Why did you keep silent about the fact that in the autumn of 1908 in the whole St. Petersburg organisation from top to bottom a struggle was going on over the platforms of the two trends of Bolshevism, the otzovists and the opponents of otzovism, and that the otzovists were defeated?
Maximov and Nikolayev want to whine to the public be cause they have been repeatedly defeated in Russia. Both “Er” and the St. Petersburg otzovists had the right to wage a struggle against Bolshevism, in the highest down to the lowest organisations, without waiting for any conference and without making public their platforms before the whole Party.
But had not the Proletary editorial board, which declared open war on otzovism from June 1908, the right after a year of strife, a year of controversy, a year of friction, conflict, etc., after it had invited three regional delegates from Russia and consulted several Russian members of the enlarged editorial board, who had not taken part in a single conflict abroad, had it not the right to declare what was a matter of fact, to declare that Maximov had split away from the board, to declare that Bolshevism bas nothing in common with otzovism, ultimatumism and god-building?
Stop this hypocrisy, gentlemen! You fought on what you thought was your strongest ground and you suffered defeat. You went preaching otzovism to the masses in spite of a decision of the official centre of the Bolsheviks and without waiting for a special conference. And now you start whining and complaining because you found yourselves in a ludicrously small minority on the enlarged editorial board, at the conference held with the participation of regional delegates!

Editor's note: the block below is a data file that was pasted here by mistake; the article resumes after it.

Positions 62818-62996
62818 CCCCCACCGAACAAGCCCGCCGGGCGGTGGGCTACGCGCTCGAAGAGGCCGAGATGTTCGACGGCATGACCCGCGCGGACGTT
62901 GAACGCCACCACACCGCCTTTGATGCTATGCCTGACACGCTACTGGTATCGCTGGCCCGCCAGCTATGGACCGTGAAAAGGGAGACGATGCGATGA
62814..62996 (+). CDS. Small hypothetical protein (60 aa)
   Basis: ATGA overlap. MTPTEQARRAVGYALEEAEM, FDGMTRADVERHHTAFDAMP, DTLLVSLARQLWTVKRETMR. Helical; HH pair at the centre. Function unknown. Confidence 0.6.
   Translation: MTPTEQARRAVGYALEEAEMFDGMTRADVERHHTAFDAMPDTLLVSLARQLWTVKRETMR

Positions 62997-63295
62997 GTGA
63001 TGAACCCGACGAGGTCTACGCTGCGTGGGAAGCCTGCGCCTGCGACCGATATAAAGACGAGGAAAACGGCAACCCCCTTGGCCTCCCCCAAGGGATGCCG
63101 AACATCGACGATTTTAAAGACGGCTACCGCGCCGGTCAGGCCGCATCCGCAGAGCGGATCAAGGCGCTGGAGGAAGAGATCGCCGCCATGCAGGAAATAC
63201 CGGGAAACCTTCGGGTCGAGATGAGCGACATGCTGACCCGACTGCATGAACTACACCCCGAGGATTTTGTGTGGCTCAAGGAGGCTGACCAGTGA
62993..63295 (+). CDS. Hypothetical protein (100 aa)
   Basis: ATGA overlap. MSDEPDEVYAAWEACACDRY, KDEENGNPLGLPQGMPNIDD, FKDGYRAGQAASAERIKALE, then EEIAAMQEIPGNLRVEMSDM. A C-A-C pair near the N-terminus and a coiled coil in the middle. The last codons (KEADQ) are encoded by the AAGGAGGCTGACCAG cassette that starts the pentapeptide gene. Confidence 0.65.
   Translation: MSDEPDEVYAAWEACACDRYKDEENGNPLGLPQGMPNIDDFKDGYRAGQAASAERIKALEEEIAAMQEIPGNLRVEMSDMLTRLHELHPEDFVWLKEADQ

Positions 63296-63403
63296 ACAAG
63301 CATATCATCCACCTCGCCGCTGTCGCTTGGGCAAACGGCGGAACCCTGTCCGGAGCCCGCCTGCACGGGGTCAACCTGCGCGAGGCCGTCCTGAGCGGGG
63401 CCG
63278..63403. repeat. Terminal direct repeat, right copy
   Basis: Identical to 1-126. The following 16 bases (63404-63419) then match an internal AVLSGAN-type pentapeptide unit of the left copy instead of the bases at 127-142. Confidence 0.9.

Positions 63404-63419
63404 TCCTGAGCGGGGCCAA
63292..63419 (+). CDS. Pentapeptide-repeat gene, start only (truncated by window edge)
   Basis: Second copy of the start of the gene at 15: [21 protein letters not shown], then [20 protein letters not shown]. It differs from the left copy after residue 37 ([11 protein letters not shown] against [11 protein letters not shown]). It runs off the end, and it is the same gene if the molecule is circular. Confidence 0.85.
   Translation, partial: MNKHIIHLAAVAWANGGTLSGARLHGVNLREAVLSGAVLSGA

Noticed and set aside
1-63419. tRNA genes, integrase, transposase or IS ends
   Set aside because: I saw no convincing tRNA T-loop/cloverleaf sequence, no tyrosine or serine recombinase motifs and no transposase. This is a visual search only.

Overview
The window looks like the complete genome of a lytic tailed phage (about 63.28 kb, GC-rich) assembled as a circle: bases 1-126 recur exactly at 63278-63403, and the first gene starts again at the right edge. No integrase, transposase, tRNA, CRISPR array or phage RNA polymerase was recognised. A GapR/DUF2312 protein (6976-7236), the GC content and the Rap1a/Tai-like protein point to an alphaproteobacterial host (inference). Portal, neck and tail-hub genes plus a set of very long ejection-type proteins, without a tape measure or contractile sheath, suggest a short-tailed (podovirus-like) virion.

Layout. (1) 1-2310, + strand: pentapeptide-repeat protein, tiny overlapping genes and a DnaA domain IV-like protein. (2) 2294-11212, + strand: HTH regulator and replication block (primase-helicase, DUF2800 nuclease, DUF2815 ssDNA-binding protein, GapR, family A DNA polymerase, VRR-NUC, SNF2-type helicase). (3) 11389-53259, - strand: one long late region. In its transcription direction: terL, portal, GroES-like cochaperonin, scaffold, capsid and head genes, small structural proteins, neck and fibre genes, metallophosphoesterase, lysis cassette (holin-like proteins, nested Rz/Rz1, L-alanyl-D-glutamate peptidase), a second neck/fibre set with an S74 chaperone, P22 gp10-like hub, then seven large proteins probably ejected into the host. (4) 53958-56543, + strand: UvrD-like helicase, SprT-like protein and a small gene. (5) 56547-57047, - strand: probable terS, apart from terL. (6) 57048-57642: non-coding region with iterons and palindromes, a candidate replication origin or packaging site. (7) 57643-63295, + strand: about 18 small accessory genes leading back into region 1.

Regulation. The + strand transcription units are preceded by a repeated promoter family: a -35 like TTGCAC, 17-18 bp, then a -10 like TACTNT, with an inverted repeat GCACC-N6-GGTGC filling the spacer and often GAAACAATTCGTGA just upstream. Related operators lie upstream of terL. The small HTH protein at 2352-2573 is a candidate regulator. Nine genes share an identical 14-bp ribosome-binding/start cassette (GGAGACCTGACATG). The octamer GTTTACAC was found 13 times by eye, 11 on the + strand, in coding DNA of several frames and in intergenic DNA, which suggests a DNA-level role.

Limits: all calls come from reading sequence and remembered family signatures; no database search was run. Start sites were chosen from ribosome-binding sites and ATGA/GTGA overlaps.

Here again we have a device of Russians abroad exactly after the manner of Rabocheye Dyelo: playing at “democracy” when the conditions for complete democracy are absent, speculating on the inflammation of all kinds of discontent “abroad” and at the same time transmitting from abroad (through the “school”) your otzovist and god-building propaganda—starting a split among the Bolsheviks, and after wards moaning about a split—forming a private faction (under cover of a “school”) and shedding crocodile tears over the “splitting” policy of Proletary.
No, this squabble has gone on long enough! A faction is a free union of kindred minds within a party and after over a year of strife both in Russia and abroad we had a perfect right, we had the duty, to make a definite decision. And we have done so. You have a perfect right to oppose it, to put forward your platform and try to win a majority for it. If you do not do so, if instead of forming an open alliance with the otzovists and putting forward a common platform you persist in playing hide-and-seek and speculating on a cheap “democracy” abroad, you will get nothing in return but the contempt you deserve.
You are playing a double game. On the one hand, you declare that for a whole year Proletary has been “wholly” pursuing a non-Bolshevik policy (and your supporters in Russia have tried more than once to gain acceptance for these views in resolutions of the St. Petersburg Committee and the Moscow Committee). On the other hand, you bewail the split and refuse to recognise the “removal”. On the one hand, you are in fact hand in glove with the otzovists and god-builders, on the other you repudiate them and pose as peacemakers who want to make peace between the Bolsheviks and the otzovists and god-builders.
“Abandon hope for ever!” You can try to win a majority. You can gain what victories you like among immature Bolshevik members. We shall not agree to any reconciliation. Form your faction, or rather: go on forming it, since you have already begun, but do not try to deceive the Party, do not try to deceive the Bolsheviks. All the conferences and congresses in the world are powerless now to reconcile the Bolsheviks with the otzovists, the ultimatumists and the god-builders. We have said and we repeat it once again: every Bolshevik Social-Democrat and every class-conscious worker must make his fixed and final choice.